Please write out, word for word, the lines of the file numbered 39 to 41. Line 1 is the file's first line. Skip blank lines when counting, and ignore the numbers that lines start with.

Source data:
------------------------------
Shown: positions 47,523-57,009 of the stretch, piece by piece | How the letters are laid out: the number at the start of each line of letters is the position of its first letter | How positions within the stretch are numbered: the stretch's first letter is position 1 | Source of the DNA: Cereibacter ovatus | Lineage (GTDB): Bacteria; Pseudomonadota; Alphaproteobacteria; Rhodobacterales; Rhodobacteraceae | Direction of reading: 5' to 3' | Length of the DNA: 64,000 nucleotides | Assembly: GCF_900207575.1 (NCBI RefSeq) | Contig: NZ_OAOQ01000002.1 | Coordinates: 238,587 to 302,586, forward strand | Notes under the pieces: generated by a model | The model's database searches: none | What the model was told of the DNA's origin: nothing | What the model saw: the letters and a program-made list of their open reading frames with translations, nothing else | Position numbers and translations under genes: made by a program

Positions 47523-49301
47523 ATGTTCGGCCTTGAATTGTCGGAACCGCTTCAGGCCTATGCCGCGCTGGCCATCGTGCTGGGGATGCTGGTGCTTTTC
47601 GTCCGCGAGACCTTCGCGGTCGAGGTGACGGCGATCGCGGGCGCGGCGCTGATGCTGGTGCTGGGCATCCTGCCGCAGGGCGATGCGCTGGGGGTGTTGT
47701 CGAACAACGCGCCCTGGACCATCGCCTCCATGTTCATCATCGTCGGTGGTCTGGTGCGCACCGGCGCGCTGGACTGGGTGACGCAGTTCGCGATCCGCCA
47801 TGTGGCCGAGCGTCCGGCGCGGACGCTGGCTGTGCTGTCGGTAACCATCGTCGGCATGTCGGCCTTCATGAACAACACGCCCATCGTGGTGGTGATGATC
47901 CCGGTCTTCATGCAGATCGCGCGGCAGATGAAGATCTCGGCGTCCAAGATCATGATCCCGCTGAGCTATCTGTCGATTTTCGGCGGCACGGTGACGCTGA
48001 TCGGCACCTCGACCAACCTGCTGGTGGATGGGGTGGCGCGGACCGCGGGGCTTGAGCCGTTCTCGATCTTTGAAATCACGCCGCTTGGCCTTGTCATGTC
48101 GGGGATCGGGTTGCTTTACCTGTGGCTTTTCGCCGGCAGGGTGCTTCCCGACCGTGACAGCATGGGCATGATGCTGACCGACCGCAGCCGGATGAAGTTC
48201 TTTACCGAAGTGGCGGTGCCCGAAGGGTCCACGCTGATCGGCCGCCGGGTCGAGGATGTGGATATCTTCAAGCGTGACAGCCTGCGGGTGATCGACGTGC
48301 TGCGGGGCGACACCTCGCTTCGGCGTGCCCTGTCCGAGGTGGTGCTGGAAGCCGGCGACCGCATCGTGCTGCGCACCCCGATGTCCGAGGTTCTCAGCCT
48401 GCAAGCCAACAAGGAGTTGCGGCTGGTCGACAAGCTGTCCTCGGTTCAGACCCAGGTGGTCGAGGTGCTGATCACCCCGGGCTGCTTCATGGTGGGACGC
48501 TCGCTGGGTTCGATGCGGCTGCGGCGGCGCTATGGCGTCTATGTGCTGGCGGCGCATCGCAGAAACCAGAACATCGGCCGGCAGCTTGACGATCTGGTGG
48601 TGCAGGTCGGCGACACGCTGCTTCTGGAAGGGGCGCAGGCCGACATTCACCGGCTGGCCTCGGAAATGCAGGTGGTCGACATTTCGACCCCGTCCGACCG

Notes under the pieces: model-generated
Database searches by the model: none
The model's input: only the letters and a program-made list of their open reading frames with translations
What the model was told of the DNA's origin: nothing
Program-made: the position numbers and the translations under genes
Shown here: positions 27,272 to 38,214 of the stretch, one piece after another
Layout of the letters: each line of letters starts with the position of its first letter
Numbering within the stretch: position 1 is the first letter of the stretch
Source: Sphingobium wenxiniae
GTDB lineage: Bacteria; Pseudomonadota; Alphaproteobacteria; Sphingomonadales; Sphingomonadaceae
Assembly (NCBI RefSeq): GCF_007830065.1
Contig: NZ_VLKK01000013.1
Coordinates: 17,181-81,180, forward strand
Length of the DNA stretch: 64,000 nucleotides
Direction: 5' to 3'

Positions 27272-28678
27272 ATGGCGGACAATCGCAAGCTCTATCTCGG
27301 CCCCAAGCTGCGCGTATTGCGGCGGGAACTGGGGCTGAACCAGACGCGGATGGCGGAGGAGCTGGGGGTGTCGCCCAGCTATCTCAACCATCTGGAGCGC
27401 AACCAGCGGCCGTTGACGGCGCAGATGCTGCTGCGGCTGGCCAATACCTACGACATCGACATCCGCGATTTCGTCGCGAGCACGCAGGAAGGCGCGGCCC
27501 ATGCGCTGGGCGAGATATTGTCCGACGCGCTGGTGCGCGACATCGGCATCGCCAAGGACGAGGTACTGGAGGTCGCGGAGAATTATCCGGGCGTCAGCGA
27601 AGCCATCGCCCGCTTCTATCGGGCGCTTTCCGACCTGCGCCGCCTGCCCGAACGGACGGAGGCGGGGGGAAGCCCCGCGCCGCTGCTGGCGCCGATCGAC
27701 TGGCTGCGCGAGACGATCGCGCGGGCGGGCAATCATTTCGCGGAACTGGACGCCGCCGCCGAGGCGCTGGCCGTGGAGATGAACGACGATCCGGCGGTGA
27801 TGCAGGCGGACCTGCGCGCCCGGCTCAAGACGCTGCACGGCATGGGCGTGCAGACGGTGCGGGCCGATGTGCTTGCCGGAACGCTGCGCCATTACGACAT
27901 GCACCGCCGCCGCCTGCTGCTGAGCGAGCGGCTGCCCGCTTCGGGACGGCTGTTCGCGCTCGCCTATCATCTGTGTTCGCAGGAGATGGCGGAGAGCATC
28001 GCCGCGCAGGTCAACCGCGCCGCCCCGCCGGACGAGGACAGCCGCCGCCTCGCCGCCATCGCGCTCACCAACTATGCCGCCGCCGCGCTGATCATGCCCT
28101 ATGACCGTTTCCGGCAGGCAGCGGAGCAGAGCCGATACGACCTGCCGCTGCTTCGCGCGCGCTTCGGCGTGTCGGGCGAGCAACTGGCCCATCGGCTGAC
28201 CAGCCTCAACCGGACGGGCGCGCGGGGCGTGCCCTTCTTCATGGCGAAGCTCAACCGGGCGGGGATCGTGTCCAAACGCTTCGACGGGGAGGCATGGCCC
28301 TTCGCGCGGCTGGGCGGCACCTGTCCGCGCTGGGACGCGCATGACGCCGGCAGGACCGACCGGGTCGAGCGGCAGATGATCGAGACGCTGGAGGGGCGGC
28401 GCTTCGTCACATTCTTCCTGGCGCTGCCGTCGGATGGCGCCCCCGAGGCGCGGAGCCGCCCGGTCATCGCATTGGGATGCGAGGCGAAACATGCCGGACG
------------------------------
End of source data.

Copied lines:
28001 GCCGCGCAGGTCAACCGCGCCGCCCCGCCGGACGAGGACAGCCGCCGCCTCGCCGCCATCGCGCTCACCAACTATGCCGCCGCCGCGCTGATCATGCCCT
28101 ATGACCGTTTCCGGCAGGCAGCGGAGCAGAGCCGATACGACCTGCCGCTGCTTCGCGCGCGCTTCGGCGTGTCGGGCGAGCAACTGGCCCATCGGCTGAC
28201 CAGCCTCAACCGGACGGGCGCGCGGGGCGTGCCCTTCTTCATGGCGAAGCTCAACCGGGCGGGGATCGTGTCCAAACGCTTCGACGGGGAGGCATGGCCC